OON Hits Restaurant Row With A Bang, Not A Whimper
By Melissa Wiley in Food on Jul 9, 2013 8:20PM
An acronym for “out of nowhere,” OON is Chef Matt Eversman’s claim to creative autonomy. The name may suggest a hostile alien species set to colonize a sci-fi planet earth, but the latest restaurant to hit west Randolph springs from clear terrestrial roots, drawing on Eversman’s tenure at Saigon Sisters and his long love of Southeast Asian cuisine. Asian sensibilities inform OON’s tone more than its menu, however. You’re free to order the duck breast pho, but your waiter will more likely steer you toward the grilled short ribs or rack of lamb instead, considering these dishes—trademark Americana rarefied into an elegant Eastern aesthetic—a truer representation of where this restaurant from nowhere is really headed.
Eversman’s concept, contemporary Asian-American what-have-you, mirrors the appeal of the abstract paintings blanketing the west wall. It's fuzzy but fun. The real pleasure, though, as some say of the devil, is in the details, and you quickly get the feeling few have been overlooked. Flavors curated for their Eastern intensity commingle smoothly in Western staples like steamed mussels and pork roulade, distilled into sleek servings that still manage to feed a righteous hunger. The décor likewise makes an art of simplicity while coloring outside its industrial contours just enough to remind you this isn’t an upscale nail salon. A sprawling chandelier of natural wood highlights the speared tips of swaying ornamental grasses. Slim tables align with precision but provide plenty of space to pass in between.
The menu, meanwhile, divides into small and large plates that you’re encouraged to share. The wait staff recommends you order at least one small and large per person, a quantity that answered us well and left room for dessert. For small plates, we tried the green papaya salad, tossed with mango, jicama, cucumber, honey-ginger nuoc cham, peanuts, fried shallots, and sliced pork belly ($8), and the grilled octopus, seasoned with unagi glaze, wheatberries, fennel, fried chorizo, and smoked strawberry puree ($13), which arrived within 7-10 minutes of each other. In a room where tables are lean, if more accommodating for shared plates than, say, those of Blackbird, timing matters. And as one of those people born with two too many elbows, we appreciated the fact that the kitchen didn’t flood our svelte surface area with more than two plates at a time, putting us in no immediate danger of knocking our wine into the next lap over.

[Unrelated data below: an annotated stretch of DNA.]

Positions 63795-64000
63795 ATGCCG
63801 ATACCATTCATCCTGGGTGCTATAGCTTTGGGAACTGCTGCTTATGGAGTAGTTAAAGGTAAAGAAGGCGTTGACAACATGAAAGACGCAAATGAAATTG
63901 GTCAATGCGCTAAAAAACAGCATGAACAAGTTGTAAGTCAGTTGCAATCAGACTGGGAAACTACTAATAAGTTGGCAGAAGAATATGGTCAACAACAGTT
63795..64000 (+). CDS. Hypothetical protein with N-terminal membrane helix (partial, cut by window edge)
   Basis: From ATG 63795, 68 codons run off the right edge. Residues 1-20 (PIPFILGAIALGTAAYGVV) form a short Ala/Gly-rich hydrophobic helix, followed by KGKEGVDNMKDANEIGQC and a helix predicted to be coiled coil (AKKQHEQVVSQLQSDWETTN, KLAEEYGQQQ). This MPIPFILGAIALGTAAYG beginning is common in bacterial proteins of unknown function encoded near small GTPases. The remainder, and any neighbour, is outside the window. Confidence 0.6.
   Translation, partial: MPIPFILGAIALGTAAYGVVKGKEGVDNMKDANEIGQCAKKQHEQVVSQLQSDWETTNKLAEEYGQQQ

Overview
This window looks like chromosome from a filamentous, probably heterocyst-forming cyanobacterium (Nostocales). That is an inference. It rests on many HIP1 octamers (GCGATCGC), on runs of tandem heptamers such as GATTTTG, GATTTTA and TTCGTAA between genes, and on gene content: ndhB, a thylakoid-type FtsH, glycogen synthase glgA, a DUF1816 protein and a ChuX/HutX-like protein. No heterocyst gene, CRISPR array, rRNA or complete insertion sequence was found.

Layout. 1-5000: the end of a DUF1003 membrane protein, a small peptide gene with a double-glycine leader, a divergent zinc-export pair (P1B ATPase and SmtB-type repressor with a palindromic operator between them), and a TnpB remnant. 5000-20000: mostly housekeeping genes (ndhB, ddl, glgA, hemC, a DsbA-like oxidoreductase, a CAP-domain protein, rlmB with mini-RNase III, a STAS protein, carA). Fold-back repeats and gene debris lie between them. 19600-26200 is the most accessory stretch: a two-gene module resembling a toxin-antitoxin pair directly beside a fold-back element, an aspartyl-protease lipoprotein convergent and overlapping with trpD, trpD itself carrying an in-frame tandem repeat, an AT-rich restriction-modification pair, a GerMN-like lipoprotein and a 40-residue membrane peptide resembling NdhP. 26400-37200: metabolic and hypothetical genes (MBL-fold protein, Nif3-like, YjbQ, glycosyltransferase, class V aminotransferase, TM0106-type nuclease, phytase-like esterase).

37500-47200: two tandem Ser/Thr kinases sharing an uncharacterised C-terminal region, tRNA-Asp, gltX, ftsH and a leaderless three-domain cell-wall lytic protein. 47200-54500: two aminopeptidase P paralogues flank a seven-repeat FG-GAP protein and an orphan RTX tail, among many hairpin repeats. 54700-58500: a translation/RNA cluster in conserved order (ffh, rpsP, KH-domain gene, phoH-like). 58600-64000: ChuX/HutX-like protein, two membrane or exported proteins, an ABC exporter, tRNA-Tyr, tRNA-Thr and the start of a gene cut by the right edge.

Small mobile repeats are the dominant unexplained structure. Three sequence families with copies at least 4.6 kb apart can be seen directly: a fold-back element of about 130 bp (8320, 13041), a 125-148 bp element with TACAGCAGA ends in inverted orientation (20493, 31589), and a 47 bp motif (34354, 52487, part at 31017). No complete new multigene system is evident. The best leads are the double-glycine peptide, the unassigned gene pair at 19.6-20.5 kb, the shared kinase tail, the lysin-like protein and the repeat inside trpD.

The octopus confit arrived first in two discrete portions. Typically we avoid this mollusk outside its natural habitat, only because those tentacles can sometimes taste a little too like spare tires with suction cups, but here they took on the succulence of steak, offset with a tart and tangy mélange of some of our favorite garnishes. We soon finished our share, sans any rubbery aftertaste and making for our favorite dish of the evening. The salad, fresh and summery as it was, paled—as most salads worth their salt would—in comparison. We also could have done without the added weight of the pork, which overburdened the quieter burst of fruit.
As an entrée, our waiter recommended the scallops, with white polenta, bok choy, blueberry, cocoa nibs, and almonds ($24), but we enjoyed the quail, prepared with hoison, coconut-ginger fried rice, maitake mushrooms, fried Thai basil, and homemade sriracha ($18), substantially more. It’s admittedly been a long while since we’ve sampled any poultry besides stock-and-trade chicken, and the quail tasted like a juicier iteration of duck, splayed in neat proportions across the best sriracha we’ve tasted in living memory. The butter-seared scallops, meanwhile, should please any seafood lover with a slight sweet tooth, though Eversman wisely keeps the blueberry and cocoa in check, in quantities just large enough to tempt you even closer toward dessert, for which we tried the seven-layer banana and chocolate cake ($7).
Jon McDaniel, former sommelier and manager at The Purple Pig, has crafted an extensive wine selection that dominates the drink menu, which also sports a respectable showing of beer, cocktails, and sake. Staff are eager to suggest pairings, as they were to orchestrate a meticulously timed experience that still feels relaxed and organic. Visiting a restaurant on its opening weekend rarely affords a fair appraisal of the full flowering that is to come. You have to expect hiccups, maybe a burp that echoes across the room here and there. But all we heard were quiet licking of lips, perhaps a satisfied smack from the far back table. Wherever OON came from, its landing has been a smooth one.
OON is located at 802 W. Randolph St.